The Information is testing a subscription bundle with Bloomberg Media
The Information and Bloomberg Media are the next set of publishers to test out a digital subscription bundling model.
The two publishers have come together to offer a $499 one-year subscription to both Bloomberg.com and TheInformation.com, which will allow readers to access all paywalled content, as well as provide access to The Information’s new app, monthly video calls, events and a subscriber-only Slack channel, and Bloomberg’s subscriber newsletters, Bloomberg TV live streams and podcast.
The Information is currently priced at $399 for an annual subscription and Bloomberg’s digital subscription product costs $415 for one year. With the bundle — priced at $499 — subscribers will save $315. Those who already subscribe to The Information on a monthly basis are able to upgrade their subscriptions to include Bloomberg, with that capability coming later for annual subscribers.
Jessica Lessin, editor-in-chief of The Information, declined to share the company’s total number of subscribers. She said that its sizable audience enables The Information to leverage a mutually beneficial relationship between it and Bloomberg. According to Comscore, The Information had 103,000 unique visitors in December, compared to Bloomberg, which saw over 26 million unique visitors that same month.
Lessin said revenues from the bundle will be split 50-50 between The Information and Bloomberg. Under the partnership, even if one publisher brings in more subscribers than the others, the two companies will split revenue down the middle at the end of an agreed upon period.
Essentially, this acts as a promotion for both Bloomberg and The Information. Because the publishers’ have similar price points and the promotion expires after the first year, this could theoretically leave both companies with a healthy list of subscribers who they will then auto-renew into a full-priced membership.
After the first year subscription has passed, Lessin said that both publications will individually decide how to charge subscribers for the following year, though she said she plans to charge The Information’s subscribers the standard rate for a membership once the promotion ends. According to Bloomberg’s site, the publisher will also charge its standard rate for an annual subscription post-promotion.
“The only players looking to aggregate news have been Apple, Facebook and Google,” said Lessin. “It’s bizarre that we’ve ceded this power to the tech companies,” she added, continuing that she sees an opportunity for publishers to take some of the power back and “work together to expand the audience for quality journalism.”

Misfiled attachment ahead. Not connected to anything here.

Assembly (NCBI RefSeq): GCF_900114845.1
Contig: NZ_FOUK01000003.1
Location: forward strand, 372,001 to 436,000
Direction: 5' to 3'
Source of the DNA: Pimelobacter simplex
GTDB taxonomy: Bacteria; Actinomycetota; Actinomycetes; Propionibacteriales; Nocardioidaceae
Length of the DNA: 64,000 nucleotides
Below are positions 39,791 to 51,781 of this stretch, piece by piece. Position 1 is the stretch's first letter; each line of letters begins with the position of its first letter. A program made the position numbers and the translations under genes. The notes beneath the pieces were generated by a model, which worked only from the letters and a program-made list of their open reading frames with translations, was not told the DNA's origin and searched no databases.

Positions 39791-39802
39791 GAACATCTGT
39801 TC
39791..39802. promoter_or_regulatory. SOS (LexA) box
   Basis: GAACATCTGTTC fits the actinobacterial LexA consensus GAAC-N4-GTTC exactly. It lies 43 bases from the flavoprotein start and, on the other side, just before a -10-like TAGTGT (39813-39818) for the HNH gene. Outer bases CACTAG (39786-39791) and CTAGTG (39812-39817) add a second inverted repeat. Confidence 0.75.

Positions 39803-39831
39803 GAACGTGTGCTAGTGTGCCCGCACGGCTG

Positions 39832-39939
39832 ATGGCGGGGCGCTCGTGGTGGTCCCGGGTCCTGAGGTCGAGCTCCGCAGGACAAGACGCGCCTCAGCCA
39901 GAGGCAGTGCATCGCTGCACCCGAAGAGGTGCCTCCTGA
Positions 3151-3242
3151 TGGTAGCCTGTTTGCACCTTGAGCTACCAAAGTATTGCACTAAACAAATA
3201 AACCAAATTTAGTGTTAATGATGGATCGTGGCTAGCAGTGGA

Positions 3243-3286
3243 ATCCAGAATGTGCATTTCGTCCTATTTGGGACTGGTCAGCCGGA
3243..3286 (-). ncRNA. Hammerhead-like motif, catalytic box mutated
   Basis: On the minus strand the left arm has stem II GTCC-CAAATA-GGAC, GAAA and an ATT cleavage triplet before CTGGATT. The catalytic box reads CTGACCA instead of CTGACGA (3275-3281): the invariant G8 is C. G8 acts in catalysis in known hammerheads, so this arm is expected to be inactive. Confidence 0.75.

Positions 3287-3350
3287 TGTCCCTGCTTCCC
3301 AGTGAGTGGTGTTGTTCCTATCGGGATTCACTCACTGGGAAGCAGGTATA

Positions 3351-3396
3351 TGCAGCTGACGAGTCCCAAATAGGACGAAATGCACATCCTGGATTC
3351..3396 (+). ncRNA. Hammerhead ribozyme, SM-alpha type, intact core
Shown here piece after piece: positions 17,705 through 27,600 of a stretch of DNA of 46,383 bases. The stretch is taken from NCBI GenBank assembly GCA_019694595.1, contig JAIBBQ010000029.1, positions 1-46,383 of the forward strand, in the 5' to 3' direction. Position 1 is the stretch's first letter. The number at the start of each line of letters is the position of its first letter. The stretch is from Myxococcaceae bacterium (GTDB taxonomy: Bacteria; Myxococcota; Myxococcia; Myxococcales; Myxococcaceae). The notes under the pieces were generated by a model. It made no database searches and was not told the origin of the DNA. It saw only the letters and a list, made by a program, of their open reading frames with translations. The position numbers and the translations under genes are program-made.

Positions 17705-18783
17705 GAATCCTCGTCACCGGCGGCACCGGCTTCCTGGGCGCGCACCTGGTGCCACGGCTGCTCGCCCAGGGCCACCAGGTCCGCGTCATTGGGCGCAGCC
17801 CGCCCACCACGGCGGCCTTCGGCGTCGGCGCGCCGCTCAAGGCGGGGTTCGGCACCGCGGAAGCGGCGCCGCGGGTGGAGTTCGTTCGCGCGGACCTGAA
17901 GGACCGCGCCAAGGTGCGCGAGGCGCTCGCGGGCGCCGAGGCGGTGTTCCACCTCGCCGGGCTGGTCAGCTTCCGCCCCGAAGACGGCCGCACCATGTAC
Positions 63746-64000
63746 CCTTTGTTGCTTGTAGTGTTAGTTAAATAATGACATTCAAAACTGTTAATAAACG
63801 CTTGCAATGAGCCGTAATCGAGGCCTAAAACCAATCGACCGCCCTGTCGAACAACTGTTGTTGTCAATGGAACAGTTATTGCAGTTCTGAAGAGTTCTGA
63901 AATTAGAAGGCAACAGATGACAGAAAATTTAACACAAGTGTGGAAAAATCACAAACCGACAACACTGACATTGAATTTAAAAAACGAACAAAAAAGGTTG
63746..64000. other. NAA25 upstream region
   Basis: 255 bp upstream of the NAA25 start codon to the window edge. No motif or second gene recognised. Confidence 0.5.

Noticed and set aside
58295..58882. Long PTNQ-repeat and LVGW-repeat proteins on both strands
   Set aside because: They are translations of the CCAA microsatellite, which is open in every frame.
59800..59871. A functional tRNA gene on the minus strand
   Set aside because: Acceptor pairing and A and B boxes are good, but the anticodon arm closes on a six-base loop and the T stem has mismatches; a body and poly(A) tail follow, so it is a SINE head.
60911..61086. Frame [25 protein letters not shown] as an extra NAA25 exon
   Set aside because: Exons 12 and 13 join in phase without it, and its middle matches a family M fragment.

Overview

“If you look at the sort of stakes in covering the largest tech companies, the journalism industry is understaffed for the number stories that need to be covered. We need everyone to be successful,” she said, adding that a bundling model like this will help to support journalism in this space, rather than igniting competition.
Lessin said that she is in conversations with a “number of publishers” to explore this model further, though plans for additional bundles have yet to be announced.
Lessin said that the company is profitable with approximately 80% or higher of its annual revenue coming from its subscription business. Within that, she said that most of the subscriptions — north of 80% — are from individual subscribers. The remaining 20% or so subscriptions come from the business-to-business model that Lessin said her team recently launched and is looking to build out this year.
The business-to-business model experienced 150% increase in revenue in 2019 and currently features a seat-based group sale offering for companies. This year, it will also include specialized vertical products (the first one will be for investors).
The other portion of The Information’s revenue, according to Lessin, comes from its events sponsorship business. Since launching in 2013, the company has had 70 sponsors and last year, it hosted close to a dozen events.
Matt Skibinski, reader revenue advisor for The Lenfest Institute, said “bundles are a way to experiment with the [aggregation] model in a lower stakes way,” continuing that it gives the publisher more control over its content and its interactions with the reader. “If I were a publisher, I would be very reluctant to sacrifice my direct relationship with the reader in any way, so things like Apple News + may be worth it economically, but I’d be wary of the long term effects” on readership.
Skibinski added, however, that “in general, there are not a lot of examples of this kind of cross [promotion] or package deals working well for publishers. It’s hard to find the right product.” As for “potential pitfalls,” he said that readers who are loyal enough to one brand to pay for a high price point subscription, likely enjoy experiencing that content within the environment of that brand.
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